Toward careful and kind care

When we approach the sick and the vulnerable, we must find in healthcare a careful and kind response. Care must be careful: scientific and competent in its response to the difficulties of each person. Care must be kind: compassionate and respectful of the time, energy, and attention that persons rather allocate to the pursuit of their lives and loves.

We must build a movement for careful and kind care by incorporating better ways of noticing and responding. These better ways are increasingly clear:

  • noticing each person’s situation in high definition and responding with compassion and competence
  • organising healthcare to be elegant with neither waste nor haste
  • having unhurried conversations within which plans of care that respond sensibly can be co-created with each patient; organising care so as to be minimally disruptive of people’s lives
  • enacting administrative and technological processes to primarily support care and be accountable to its success
  • and caring for staff and caregivers to protect them from death, disability, destitution, and disillusion.

How can we move toward careful and kind care when the healthcare systems are under overwhelming pressure to catch up with pent-up demand, when its professionals are tired and spent, and when the need continues to rise as existing health challenges have gone largely unaddressed and new ones – such as long COVID – have emerged?

Revolution of care needed

To enact careful and kind care for everyone, we will need a revolution of care. This is a movement of patients and professionals based, like the NHS, on solidarity, science, justice, and the enduring values of care.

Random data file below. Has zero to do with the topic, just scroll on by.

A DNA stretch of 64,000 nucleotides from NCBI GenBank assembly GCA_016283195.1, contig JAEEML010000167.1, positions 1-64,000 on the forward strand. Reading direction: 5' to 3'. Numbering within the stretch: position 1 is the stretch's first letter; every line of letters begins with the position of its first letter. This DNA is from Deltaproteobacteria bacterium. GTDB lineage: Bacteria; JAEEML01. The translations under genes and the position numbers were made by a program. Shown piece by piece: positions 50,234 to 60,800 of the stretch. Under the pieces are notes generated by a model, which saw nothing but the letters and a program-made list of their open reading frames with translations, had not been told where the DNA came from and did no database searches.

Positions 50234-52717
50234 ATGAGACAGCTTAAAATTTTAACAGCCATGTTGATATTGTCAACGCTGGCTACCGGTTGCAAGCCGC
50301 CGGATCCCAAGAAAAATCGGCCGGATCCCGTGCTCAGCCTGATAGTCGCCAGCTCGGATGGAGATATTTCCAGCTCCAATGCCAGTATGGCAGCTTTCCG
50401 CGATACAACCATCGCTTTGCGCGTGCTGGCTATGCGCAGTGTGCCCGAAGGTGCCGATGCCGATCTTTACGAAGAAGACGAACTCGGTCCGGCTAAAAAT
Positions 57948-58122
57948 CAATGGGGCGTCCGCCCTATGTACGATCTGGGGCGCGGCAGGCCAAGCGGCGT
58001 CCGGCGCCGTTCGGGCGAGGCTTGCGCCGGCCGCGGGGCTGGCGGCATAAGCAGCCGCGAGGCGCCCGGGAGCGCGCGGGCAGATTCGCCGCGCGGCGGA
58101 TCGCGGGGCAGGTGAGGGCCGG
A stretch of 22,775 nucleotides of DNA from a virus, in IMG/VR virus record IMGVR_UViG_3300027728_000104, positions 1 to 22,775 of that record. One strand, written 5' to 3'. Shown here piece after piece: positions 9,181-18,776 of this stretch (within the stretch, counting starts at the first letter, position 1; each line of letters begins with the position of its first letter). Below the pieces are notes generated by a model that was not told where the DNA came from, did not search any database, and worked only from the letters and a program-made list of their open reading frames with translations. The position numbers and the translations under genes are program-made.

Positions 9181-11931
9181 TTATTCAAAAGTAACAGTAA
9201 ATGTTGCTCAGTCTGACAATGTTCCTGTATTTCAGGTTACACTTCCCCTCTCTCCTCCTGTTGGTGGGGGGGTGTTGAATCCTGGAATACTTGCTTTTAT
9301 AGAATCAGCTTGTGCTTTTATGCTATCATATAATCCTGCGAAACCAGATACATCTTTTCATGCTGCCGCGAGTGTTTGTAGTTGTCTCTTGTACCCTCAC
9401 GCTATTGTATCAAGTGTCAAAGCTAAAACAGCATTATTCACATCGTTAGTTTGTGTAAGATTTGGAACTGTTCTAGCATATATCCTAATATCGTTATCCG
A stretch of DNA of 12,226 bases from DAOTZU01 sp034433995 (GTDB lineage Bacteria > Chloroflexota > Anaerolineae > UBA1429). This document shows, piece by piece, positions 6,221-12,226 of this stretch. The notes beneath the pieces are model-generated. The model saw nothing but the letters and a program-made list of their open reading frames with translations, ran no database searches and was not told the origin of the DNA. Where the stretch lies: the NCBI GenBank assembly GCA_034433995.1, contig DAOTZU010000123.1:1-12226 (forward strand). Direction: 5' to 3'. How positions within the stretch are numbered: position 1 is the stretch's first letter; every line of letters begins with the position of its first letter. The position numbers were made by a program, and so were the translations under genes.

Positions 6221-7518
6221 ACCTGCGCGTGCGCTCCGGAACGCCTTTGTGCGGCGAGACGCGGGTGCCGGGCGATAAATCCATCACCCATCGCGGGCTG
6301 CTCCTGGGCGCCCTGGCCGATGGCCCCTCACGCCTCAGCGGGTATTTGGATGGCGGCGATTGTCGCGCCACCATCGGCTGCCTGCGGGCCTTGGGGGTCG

We recognise that it may be difficult to imagine this vision and near impossible to achieve it, let alone in these darkened times. Yet, these times have also made our movement urgent and essential. Inspired by the many miraculous moments of care that happen despite industrial healthcare, we must reinvent what is possible.

With each demonstration of our shared and ambitious vision, we must take a step forward in our long collective journey toward careful and kind care for all. Join us.


Victor Montori is Professor of Medicine and the founder of The Patient Revolution.

Dominique Allwood is Associate Medical Director & Deputy Director of Improvement and Strategy, Imperial College Healthcare NHS Trust.

We will be hosting a Fresh Conversation on this topic with Victor and Dominique on Wednesday 8 September find out more and sign up. 


Blog
Victor Montori and Dominique Allwood26 August 2021

Comments

  • Caroline
    3 months ago
    Reply

    I completely support your vision for careful and kind care. Thank you for this important work to bring the problems of industrialised medicine into view.

    However, my question is this: ‘in the face of resource constraints, can you articulate which aspects of industrial medicine should be de-prioritised in order to prioritise the activities involved in careful and kind care?’.

    I think it is really important to include the public in frank conversation on prioritisation. Many (although perhaps not all) would choose the careful and the kind over the latest technologies. The conversation will not gain traction if it is heard as just an appeal for (a lot) ‘more money’ – which would probably be needed to make careful and kind care happen for all, on top of existing services.

  • Lyn Jenkins
    3 months ago
    Reply

    The introduction of love into the medical consultation should be a force to moderate the insistence of codified therapeutic solutions with a recognition of the wishes of the patient at that moment in their life. By taking these wishes into consideration in a compassionate and empathetic way, everyone benefits – patients( even if more likely to die), bereaved ( less traumatised), carers (psychologically) and health care providers (often reducing costs). I call it ‘re-wilding’.